These winter hive management tips were discussed at the Dec. 10th club meeting.
One time checklist :
1. Liquid food should be off/out of the hive. If a hive is underweight - use sugar or fondant bricks / AP23 patties.
2. Provide a windbreak for hives that are at risk for high winds.
3. Remove robbing screens - at this point in the year robbing is minimal and they interfere with removal of dead bees.
4. Ensure top vent is open.
5. Provide a way to absorb moisture, prevent dripping on the bees:
a. Newspaper on the underside of the inner cover often suffices
b. Homasote boards and quilt boxes also absorb moisture and provide additional insulation.
c. Sugar shims absorb moisture.
d. Forward tilt of hive allows moisture to collect and roll forward, down the walls of the boxes.
6. Ensure adequate food supply
a. Honey bees should have access to capped honey at all times.
b. Honey bees require little protein in the broodless winter period.
c. Lift the side of the hive to gauge the weight of the remaining food.
7. Locate and track cluster position
a. If reasonably warm (above freezing) - crack the top or boxes quickly to locate the cluster.
b. Cluster should be low in the hive.
c. If the cluster is at the very top of the hive, ensure adequate food stores remain or supply sugar bricks/fondant.
d. If the temperature is too low to quickly inspect you can locate the cluster using a mechanics stethoscope or thermal camera.
8. Remove dead bees at entrance
9. Ensure top vent is exposed
a. Top vent can be blocked by the telescoping cover, do something to prevent this from happening (I almost lost my favourite queen this way last year)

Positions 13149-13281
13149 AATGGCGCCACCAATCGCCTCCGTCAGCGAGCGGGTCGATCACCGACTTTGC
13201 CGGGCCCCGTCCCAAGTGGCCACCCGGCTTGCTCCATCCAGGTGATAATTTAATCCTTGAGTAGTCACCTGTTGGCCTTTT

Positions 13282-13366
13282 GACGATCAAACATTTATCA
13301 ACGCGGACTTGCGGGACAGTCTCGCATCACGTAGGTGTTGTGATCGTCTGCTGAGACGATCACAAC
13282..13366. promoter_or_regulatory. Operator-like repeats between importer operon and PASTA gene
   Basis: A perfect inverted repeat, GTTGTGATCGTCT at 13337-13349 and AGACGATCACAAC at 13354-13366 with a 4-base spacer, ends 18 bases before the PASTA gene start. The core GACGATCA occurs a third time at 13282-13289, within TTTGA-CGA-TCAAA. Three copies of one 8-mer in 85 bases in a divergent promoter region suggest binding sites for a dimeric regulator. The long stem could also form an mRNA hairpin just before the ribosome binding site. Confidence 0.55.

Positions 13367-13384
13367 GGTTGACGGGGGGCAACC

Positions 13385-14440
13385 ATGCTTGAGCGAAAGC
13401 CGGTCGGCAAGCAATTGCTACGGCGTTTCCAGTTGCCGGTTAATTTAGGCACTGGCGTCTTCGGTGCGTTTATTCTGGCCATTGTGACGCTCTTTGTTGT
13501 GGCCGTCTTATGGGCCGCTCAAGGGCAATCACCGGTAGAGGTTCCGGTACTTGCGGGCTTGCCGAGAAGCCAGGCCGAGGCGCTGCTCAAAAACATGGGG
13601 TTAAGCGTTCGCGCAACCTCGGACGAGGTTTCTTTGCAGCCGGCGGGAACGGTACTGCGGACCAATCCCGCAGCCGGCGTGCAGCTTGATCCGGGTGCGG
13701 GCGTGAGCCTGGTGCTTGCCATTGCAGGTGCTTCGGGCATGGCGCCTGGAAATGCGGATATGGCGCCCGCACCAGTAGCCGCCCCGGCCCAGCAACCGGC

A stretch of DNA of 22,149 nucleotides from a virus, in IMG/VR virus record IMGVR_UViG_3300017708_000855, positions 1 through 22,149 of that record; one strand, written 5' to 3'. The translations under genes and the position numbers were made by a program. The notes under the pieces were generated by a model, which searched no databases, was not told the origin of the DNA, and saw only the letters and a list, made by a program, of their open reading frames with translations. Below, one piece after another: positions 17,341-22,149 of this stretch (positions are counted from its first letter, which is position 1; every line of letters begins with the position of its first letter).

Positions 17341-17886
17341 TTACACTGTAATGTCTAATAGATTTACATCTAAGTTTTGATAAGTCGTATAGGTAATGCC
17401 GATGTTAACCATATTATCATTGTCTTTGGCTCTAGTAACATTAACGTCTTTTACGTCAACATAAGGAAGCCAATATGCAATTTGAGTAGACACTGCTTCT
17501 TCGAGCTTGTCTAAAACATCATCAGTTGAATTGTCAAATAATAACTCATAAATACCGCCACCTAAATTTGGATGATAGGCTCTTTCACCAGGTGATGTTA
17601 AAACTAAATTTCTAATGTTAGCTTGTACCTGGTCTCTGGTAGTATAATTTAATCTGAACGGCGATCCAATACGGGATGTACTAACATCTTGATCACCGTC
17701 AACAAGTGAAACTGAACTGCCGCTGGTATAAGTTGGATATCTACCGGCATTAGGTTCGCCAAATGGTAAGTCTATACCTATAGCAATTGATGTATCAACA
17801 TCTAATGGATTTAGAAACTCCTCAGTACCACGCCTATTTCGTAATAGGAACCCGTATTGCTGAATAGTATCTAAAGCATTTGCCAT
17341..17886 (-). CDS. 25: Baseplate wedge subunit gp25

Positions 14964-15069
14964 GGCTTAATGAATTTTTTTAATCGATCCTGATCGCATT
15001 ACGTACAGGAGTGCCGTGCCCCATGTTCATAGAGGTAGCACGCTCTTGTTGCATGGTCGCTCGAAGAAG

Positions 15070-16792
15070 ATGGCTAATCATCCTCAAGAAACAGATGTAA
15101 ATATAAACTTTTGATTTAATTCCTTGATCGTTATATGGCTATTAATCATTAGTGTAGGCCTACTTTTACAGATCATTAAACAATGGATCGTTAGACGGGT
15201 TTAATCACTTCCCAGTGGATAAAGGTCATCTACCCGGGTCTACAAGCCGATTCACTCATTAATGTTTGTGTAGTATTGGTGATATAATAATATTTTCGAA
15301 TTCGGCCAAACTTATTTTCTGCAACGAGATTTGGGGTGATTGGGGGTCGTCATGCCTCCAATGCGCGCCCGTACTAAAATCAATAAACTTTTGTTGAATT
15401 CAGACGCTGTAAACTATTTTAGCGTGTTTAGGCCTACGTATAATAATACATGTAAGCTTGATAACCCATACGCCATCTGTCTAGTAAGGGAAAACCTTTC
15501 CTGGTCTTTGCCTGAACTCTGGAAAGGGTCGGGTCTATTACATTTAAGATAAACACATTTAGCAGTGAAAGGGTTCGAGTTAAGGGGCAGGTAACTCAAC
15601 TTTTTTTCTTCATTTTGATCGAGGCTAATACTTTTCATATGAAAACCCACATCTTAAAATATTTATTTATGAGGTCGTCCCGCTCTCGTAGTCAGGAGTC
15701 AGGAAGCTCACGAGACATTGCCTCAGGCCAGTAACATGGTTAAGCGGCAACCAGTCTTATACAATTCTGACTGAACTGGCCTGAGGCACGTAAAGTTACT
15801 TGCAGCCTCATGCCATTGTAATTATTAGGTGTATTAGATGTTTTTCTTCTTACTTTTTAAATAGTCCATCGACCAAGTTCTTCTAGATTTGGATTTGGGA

1. Broodless period - Late winter is where the quantity of capped brood is usually the lowest.
a. Queen will stop laying as early as mid October.
b. Depending on temperature, food stores, cluster size, hive may never be truly broodless.
c. Expect queen to start or increase laying sometime after the winter solstice (Dec 21)
d. Excellent time to apply oxalic acid drip or vapor to knock down “phoretic” mites.
2. Avoid disturbing or forcing the cluster to break.
a. Unless you have a sustained warm period, do not inspect frames in the winter.
b. Hive operations, such as feeding bricks, should be done as quickly and smoothly as possible.
c. Too late to unite weak hives.
3. Prepare late winter/early spring food that contains a protein source.
4. Insulation is typically not necessary in our area.
a. Insulation can interfere with hive warming during the the daytime when the hive naturally warms
b. Some studies have shown that tar-paper (roofing felt) wrap provides sufficient insulation and also the black surface provides significant heat leading to earlier spring buildup.
5. Reversing hive bodies can be done given a warm day (55 or higher and no wind) and sufficient stores in the box that will wind up at the top.